- Spot the match – wildlife photo-identification using information theory
At least three reference points are required by I3S to construct a fingerprint ; we chose the most easily identifiable and consistent reference points visible in flank photographs: 1) the top of the 5th gill slit, 2) the point on the flank corresponding to the posterior point of the pectoral fin and 3) the bottom of the 5th gill slit (Fig. 1a). The requirement of all three reference points to be visible in the photograph for a fingerprint to be created meant that not all 797 photos could be used. As such, we could compare 433 (54%) of the original photographs, of which 212 were of the left side (LS) and 221 were of the right side (RS) of the shark.
In this updated database, images were matched by an operator highlighting spots within the reference area on a computer screen. Three initial reference points for each image were entered (Fig. 1a), followed by the manual adding of a digital point to the centre of the most obvious spots within the reference frame. Using a search function, the software compares the new fingerprint file against all other fingerprint files in the database by using a two-dimensional linear algorithm, which is simply the sum of the distances between spot pairs divided by the square of the number of spot pairs . The matched spot pairs with the minimum overall score (ranging from 0 [perfect match] to a value 3S text output into the R Package  for further analysis [see Additional file 1].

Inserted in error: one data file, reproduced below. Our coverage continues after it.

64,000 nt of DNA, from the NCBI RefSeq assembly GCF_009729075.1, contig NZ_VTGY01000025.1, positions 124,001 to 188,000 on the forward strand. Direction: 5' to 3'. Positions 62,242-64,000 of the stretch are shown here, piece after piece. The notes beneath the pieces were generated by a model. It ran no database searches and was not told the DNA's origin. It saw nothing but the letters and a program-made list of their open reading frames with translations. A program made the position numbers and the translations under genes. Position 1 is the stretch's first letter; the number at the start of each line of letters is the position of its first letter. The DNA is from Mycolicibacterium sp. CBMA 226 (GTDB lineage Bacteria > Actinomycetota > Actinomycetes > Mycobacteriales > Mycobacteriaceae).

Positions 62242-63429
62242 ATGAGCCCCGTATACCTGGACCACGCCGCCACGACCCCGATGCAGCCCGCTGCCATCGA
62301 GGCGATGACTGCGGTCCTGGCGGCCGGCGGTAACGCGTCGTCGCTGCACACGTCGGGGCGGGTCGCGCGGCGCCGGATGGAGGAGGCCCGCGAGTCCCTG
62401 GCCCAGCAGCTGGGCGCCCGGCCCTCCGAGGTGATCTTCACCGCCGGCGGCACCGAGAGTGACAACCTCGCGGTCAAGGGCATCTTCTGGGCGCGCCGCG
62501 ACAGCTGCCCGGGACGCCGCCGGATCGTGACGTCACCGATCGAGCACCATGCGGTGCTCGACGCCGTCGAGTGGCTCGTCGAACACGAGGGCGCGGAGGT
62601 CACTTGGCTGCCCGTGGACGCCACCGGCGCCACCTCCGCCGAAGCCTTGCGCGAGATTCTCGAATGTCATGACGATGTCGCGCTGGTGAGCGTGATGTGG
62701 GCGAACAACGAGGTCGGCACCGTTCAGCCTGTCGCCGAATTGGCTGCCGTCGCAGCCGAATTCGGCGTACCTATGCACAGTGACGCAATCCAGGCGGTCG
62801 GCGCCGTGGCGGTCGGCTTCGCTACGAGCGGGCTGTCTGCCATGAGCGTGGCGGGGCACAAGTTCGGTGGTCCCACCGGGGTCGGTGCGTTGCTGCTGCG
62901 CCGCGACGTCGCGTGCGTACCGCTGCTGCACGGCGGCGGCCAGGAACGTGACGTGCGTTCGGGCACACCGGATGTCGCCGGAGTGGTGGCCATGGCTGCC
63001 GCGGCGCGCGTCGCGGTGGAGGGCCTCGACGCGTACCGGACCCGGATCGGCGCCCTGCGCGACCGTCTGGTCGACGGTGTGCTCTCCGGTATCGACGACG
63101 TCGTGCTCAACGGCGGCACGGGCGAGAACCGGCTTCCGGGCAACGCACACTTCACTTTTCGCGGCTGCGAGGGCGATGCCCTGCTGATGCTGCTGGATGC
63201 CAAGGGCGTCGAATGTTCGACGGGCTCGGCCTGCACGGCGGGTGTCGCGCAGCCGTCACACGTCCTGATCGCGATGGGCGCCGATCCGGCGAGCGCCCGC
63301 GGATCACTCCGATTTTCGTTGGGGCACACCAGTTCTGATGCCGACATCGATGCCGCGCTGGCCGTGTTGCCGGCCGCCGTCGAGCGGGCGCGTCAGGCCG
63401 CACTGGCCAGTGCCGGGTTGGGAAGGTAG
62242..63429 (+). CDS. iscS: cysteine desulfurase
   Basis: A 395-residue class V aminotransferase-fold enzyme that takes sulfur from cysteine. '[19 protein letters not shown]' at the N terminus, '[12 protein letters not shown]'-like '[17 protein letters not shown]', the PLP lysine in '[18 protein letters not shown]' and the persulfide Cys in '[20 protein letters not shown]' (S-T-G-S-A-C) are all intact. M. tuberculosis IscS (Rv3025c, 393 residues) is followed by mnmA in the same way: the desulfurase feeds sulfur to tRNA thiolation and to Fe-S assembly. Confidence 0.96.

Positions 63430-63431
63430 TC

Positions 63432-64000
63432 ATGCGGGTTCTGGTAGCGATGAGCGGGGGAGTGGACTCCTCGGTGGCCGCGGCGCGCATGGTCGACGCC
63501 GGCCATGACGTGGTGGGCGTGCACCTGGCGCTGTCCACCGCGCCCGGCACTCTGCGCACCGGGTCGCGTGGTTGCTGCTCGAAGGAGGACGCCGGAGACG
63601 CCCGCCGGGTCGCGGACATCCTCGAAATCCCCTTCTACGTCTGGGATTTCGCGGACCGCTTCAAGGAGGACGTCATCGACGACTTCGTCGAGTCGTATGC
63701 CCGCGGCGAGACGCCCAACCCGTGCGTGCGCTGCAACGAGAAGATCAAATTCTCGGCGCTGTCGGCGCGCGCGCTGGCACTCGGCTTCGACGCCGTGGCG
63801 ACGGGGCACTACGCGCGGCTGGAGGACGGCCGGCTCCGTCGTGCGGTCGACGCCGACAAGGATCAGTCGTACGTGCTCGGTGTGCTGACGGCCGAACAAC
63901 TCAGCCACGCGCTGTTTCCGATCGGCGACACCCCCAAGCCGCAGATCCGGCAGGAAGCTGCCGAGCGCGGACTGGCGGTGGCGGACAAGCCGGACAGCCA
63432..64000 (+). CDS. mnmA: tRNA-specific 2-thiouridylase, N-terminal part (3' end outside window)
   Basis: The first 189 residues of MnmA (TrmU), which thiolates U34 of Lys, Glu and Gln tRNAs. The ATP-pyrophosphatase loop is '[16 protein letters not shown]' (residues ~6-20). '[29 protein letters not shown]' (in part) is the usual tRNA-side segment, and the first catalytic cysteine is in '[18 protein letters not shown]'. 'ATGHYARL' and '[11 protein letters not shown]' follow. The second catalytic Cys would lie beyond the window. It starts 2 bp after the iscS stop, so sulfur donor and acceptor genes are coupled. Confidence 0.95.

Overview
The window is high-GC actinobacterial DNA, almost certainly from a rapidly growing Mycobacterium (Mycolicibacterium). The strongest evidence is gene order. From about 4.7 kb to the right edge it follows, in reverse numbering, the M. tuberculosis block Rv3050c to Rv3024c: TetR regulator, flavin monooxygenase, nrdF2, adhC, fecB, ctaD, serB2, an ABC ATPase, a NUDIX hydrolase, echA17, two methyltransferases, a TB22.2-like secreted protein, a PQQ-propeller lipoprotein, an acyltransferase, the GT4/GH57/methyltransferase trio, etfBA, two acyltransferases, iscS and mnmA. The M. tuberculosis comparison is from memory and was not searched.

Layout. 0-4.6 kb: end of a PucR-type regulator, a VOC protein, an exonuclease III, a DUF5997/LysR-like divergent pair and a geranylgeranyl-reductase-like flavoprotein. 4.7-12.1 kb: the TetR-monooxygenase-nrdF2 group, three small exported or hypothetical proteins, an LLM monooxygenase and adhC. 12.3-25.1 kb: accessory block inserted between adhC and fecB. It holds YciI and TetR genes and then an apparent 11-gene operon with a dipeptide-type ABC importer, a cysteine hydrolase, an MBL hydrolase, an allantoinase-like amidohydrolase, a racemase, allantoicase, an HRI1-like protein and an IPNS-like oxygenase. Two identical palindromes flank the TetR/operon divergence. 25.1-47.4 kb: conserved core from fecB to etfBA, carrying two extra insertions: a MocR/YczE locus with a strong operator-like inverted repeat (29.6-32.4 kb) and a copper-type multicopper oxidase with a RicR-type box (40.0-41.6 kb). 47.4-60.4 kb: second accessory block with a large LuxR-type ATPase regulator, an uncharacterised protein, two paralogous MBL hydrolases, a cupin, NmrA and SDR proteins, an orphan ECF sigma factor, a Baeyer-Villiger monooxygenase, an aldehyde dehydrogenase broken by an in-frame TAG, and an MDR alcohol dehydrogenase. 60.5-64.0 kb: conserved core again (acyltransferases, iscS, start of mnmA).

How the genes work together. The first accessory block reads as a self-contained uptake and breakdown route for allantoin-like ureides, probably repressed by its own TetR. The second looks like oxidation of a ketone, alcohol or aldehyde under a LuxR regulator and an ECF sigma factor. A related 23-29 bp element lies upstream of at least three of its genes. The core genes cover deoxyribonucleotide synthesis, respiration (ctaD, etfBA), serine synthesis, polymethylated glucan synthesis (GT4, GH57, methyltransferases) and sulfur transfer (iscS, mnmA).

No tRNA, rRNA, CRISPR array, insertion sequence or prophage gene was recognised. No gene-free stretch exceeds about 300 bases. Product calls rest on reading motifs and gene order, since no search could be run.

where k = an assumed number of parameters under a simple linear model (set to 1 for all models) and n' = 100/n that accounts for the fact that an increasing number of spots automatically leads to a higher SS (the 100 multiplier scales the term to be >1); (3) finally, we calculated the IC weight (w) as:
where ΔIC = IC - ICmin for the ith image (ith 'model') from 1 through m (where m = 49). We also calculated the information-theoretic evidence ratio (ER)  for each matched image relative to the top-ranked image based on the w to provide a likelihood ratio of match performance. Here, ER1 is the w of the top-ranked matched photograph divided by the next most highly ranked photograph's w, ER2 is the w of the top-ranked match divided by the w of the third-best match, and so on. Therefore, ER1 provides a likelihood ratio for the match of the top-ranked photograph relative to the next most highly ranked photograph.
R code to calculate Information Criterion (IC) weights for match parsimony. Full instructions for use of R code are contained within the text file.
We acknowledge the support of the whale shark ecotourism industry based in Exmouth and Coral Bay (Western Australia), the Natural Heritage Trust (NHT) Marine Species Recovery Protection fund administered by the Department of Environment and Heritage (Australia), Hubbs-SeaWorld Research Institute, BHP Billiton Petroleum, Woodside Energy, the U.S. NOAA Ocean Exploration Program, the Whale Shark Research Fund administered by the Western Australia Department of Environment and Conservation (DEC), the Australian Institute of Marine Science, NOAA Fisheries and CSIRO Marine and Atmospheric Research. We particularly thank E. Wilson, C. Simpson, J. Cary, R. Mau and B. Fitzpatrick of DEC, and the logistical support and advice of C. McLean, M. Press, A. Richards, I. Field, S. Quasnichka, J. Polovina, B. Stewart, K. Wertz, T. Maxwell, J. Stevens, S. Wilson and J. Taylor, as well as assistance with I3S by Jurgen den Hartog and Renate Reijns (I3S developers). This research was reviewed and approved by the Charles Darwin University Animal Ethics Committee, the Institutional Animal Care and Use Committee of Hubbs-SeaWorld Research Institute and the animal ethics committee of DEC. We thank D. Lohman, G. Taylor, D. Bickford and J. Kirwan for supplying images.
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